Hopkinson the latest school to close due to asbestos fears
Due to the need for continued environmental testing at Francis Hopkinson School, students will be temporarily relocated to nearby schools beginning on Wednesday, Feb. 5. Students and staff in grades K through 2 will remain at the Little School House and modular on the Hopkinson campus. Students and staff in grades 3 through 5, including the AS Class, will relocate to unused classroom space at Roberto Clemente Middle School (122 W. Erie Ave.). Students and staff in grades 6 through 8, including the AS Class, will relocate to unused classroom space at Grover Washington Middle School (201 E. Olney Ave.).
There was no single relocation site nearby large enough to house the entire school community, so three alternate locations were identified.
Breakfast and lunch will still be served to students. In addition, bus transportation to and from Hopkinson will be provided for students. As a reminder, Feb. 5 through Feb. 7 are previously scheduled half days for students throughout the District for Report Card Conferences. Buses for grades 3 through 8 will depart Hopkinson at 8:05 a.m. and return to Hopkinson starting at 12:15 p.m.
Report card conferences will be held at Hopkinson’s Little School House from 1:30 to 3 p.m. on Wednesday, Thursday and Friday, and specific details have been shared with families.
Francis Hopkinson Elementary School in Juniata will be closed Monday and Tuesday due to new concerns that “asbestos-containing materials may have been disturbed above ceiling tiles that were replaced over the summer,” according to a School District news release.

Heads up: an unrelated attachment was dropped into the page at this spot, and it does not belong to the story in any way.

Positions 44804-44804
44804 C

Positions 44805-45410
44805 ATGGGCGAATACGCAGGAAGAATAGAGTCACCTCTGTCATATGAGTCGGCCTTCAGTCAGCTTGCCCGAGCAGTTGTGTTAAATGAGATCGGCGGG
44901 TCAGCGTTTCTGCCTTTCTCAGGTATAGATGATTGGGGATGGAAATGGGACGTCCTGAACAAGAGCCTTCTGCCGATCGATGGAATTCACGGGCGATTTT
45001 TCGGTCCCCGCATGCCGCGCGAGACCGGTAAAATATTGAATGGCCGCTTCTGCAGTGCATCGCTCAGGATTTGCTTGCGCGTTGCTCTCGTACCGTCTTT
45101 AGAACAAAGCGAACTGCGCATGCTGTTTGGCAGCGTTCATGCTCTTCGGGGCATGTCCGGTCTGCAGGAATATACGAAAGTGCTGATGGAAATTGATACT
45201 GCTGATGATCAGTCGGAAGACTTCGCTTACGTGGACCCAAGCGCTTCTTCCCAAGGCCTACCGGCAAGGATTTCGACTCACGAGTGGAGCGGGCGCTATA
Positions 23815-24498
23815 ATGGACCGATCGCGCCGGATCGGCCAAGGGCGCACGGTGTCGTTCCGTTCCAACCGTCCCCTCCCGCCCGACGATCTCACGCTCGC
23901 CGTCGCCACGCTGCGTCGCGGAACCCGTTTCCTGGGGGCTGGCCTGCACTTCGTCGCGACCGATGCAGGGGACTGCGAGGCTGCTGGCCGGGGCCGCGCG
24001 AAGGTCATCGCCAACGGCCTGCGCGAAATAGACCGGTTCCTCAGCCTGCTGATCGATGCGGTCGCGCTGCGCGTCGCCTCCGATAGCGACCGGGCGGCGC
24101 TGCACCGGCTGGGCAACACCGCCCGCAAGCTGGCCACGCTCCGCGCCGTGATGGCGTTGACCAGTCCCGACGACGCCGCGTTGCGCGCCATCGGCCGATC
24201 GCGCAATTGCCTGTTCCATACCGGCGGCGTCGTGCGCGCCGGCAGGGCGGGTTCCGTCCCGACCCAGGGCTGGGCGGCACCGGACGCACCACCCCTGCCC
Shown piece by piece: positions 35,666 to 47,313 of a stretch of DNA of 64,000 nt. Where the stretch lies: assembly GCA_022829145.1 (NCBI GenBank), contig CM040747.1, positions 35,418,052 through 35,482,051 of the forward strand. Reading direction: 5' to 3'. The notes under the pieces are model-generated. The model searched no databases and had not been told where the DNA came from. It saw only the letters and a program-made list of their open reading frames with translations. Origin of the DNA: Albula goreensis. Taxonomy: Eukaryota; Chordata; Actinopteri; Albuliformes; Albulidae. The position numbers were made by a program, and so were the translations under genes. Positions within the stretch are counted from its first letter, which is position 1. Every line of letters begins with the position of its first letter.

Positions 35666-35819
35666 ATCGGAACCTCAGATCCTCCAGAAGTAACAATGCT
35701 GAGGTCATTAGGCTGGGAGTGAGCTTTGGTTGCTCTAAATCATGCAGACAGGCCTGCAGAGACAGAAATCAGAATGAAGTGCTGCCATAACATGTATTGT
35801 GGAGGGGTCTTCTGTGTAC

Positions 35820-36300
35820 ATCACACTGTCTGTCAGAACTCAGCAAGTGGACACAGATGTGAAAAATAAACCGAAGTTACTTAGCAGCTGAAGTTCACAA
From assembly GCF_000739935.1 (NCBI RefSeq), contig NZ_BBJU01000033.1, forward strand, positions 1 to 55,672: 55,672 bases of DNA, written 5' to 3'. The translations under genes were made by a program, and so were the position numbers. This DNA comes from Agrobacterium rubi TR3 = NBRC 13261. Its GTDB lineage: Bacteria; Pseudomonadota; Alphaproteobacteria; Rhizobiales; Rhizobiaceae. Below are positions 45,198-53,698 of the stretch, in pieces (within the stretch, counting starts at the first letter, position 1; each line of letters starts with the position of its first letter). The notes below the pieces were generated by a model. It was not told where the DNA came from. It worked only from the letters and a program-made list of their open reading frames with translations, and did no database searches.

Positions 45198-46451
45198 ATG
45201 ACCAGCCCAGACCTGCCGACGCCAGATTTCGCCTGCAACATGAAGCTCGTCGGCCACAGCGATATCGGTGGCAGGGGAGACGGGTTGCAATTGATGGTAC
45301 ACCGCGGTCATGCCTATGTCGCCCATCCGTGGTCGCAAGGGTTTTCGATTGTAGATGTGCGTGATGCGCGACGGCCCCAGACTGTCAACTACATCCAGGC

As with other temporary school closures that have occurred this school year, staff will report to the Little School House and students will be able to stop by between 7:30 and 9:30 a.m. to pick up grab-and-go breakfasts and lunches.
Prior cases of damaged asbestos at the school “that have been identified were communicated with families and addressed,” the statement said. Independent companies will do the testing, and the Philadelphia Federation of Teachers (PFT) “will be invited to work with the District on the process and all results will be reviewed with the organization.”
Last month, the PFT sued the District, accusing it of negligence and secrecy in its handling of asbestos exposure in schools. The union wants the courts to step in to supervise cleanup efforts and certify when buildings are safe for occupancy.
Hopkinson is a K-8 school with about 850 students. It is the seventh school building to be closed since the academic year started due to fears of damaged asbestos.
On Thursday, the Board of Education approved $14.2 million in spending to improve testing and asbestos abatement in schools.